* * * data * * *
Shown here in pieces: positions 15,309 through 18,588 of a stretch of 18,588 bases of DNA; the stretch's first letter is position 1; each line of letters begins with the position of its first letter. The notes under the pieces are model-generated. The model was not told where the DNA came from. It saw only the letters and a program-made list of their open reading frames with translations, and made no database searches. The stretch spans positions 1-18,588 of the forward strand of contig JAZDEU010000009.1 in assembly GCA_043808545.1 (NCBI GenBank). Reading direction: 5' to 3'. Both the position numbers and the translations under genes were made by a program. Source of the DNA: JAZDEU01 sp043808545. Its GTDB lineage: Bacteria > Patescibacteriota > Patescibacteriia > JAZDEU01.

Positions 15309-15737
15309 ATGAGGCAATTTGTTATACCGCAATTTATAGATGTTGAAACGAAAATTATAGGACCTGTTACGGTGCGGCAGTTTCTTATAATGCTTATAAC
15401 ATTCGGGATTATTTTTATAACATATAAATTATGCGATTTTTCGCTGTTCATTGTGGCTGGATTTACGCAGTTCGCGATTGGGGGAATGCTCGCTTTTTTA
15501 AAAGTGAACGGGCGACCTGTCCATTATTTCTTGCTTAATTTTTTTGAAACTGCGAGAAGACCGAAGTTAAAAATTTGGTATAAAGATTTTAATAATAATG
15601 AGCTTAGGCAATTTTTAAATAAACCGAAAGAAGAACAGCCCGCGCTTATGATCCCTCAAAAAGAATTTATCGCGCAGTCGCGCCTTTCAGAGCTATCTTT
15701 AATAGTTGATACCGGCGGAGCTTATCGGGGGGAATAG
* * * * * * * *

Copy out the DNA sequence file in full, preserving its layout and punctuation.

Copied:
Shown here in pieces: positions 15,309 through 18,588 of a stretch of 18,588 bases of DNA; the stretch's first letter is position 1; each line of letters begins with the position of its first letter. The notes under the pieces are model-generated. The model was not told where the DNA came from. It saw only the letters and a program-made list of their open reading frames with translations, and made no database searches. The stretch spans positions 1-18,588 of the forward strand of contig JAZDEU010000009.1 in assembly GCA_043808545.1 (NCBI GenBank). Reading direction: 5' to 3'. Both the position numbers and the translations under genes were made by a program. Source of the DNA: JAZDEU01 sp043808545. Its GTDB lineage: Bacteria > Patescibacteriota > Patescibacteriia > JAZDEU01.

Positions 15309-15737
15309 ATGAGGCAATTTGTTATACCGCAATTTATAGATGTTGAAACGAAAATTATAGGACCTGTTACGGTGCGGCAGTTTCTTATAATGCTTATAAC
15401 ATTCGGGATTATTTTTATAACATATAAATTATGCGATTTTTCGCTGTTCATTGTGGCTGGATTTACGCAGTTCGCGATTGGGGGAATGCTCGCTTTTTTA
15501 AAAGTGAACGGGCGACCTGTCCATTATTTCTTGCTTAATTTTTTTGAAACTGCGAGAAGACCGAAGTTAAAAATTTGGTATAAAGATTTTAATAATAATG
15601 AGCTTAGGCAATTTTTAAATAAACCGAAAGAAGAACAGCCCGCGCTTATGATCCCTCAAAAAGAATTTATCGCGCAGTCGCGCCTTTCAGAGCTATCTTT
15701 AATAGTTGATACCGGCGGAGCTTATCGGGGGGAATAG